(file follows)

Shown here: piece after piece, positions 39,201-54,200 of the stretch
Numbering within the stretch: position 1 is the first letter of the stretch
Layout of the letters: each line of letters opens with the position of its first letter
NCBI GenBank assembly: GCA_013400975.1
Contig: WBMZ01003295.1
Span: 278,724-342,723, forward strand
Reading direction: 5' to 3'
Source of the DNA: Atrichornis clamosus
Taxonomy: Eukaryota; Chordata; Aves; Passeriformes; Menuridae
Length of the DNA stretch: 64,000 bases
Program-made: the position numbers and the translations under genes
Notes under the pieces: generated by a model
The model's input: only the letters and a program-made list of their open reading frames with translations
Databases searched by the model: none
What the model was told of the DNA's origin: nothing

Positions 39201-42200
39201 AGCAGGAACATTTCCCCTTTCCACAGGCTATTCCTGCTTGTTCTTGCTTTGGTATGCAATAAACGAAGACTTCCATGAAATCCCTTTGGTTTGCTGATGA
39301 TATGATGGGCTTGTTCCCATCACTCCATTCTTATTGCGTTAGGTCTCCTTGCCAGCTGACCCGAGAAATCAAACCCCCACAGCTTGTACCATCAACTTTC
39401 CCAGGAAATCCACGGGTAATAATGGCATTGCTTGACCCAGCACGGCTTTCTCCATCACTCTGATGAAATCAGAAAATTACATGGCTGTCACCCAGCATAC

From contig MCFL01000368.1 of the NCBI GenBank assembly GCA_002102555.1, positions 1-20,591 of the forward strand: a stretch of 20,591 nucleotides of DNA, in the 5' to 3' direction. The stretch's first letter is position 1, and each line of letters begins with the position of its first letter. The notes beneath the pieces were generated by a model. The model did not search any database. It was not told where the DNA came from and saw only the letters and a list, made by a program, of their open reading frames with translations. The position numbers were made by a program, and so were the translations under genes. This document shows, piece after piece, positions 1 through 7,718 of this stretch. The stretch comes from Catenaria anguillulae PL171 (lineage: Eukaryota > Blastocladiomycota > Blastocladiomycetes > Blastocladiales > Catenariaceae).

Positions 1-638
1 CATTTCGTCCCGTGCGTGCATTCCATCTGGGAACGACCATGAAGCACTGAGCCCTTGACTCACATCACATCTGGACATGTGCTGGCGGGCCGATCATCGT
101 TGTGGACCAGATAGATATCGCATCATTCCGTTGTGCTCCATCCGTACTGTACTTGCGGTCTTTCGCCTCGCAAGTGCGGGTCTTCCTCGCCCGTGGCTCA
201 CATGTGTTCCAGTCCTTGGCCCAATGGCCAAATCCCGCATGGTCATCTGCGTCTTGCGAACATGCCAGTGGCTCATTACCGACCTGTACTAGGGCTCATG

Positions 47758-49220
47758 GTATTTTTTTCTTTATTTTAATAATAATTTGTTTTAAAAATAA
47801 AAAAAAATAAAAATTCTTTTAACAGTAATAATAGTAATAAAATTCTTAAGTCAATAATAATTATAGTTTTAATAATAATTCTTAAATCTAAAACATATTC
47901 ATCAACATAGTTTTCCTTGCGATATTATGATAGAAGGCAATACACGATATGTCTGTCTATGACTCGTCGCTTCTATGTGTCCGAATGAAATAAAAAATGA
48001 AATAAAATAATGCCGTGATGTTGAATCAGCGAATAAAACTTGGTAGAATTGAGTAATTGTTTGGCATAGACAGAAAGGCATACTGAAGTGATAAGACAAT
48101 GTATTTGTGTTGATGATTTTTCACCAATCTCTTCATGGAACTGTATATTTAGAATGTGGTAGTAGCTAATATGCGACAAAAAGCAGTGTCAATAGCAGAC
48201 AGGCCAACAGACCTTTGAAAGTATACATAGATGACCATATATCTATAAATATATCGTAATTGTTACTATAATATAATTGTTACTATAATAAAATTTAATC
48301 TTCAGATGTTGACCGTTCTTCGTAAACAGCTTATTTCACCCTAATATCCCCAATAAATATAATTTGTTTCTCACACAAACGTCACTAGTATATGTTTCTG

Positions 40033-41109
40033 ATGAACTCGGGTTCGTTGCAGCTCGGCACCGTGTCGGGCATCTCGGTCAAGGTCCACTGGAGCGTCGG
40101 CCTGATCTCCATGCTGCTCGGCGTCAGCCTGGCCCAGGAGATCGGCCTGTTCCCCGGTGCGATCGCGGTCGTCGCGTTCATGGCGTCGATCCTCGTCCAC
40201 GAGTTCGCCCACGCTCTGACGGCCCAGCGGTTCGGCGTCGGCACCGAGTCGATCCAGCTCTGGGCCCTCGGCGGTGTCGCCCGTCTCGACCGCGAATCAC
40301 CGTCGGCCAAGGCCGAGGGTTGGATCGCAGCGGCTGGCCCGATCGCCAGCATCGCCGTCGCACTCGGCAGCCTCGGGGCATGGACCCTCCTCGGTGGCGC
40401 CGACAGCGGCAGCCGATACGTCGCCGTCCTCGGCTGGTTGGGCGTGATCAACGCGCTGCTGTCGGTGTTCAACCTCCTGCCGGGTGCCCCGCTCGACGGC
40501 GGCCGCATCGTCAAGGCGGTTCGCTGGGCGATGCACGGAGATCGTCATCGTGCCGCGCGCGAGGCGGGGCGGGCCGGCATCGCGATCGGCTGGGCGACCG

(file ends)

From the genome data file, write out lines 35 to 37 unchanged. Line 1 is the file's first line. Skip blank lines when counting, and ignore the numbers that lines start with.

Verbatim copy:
40101 CCTGATCTCCATGCTGCTCGGCGTCAGCCTGGCCCAGGAGATCGGCCTGTTCCCCGGTGCGATCGCGGTCGTCGCGTTCATGGCGTCGATCCTCGTCCAC
40201 GAGTTCGCCCACGCTCTGACGGCCCAGCGGTTCGGCGTCGGCACCGAGTCGATCCAGCTCTGGGCCCTCGGCGGTGTCGCCCGTCTCGACCGCGAATCAC
40301 CGTCGGCCAAGGCCGAGGGTTGGATCGCAGCGGCTGGCCCGATCGCCAGCATCGCCGTCGCACTCGGCAGCCTCGGGGCATGGACCCTCCTCGGTGGCGC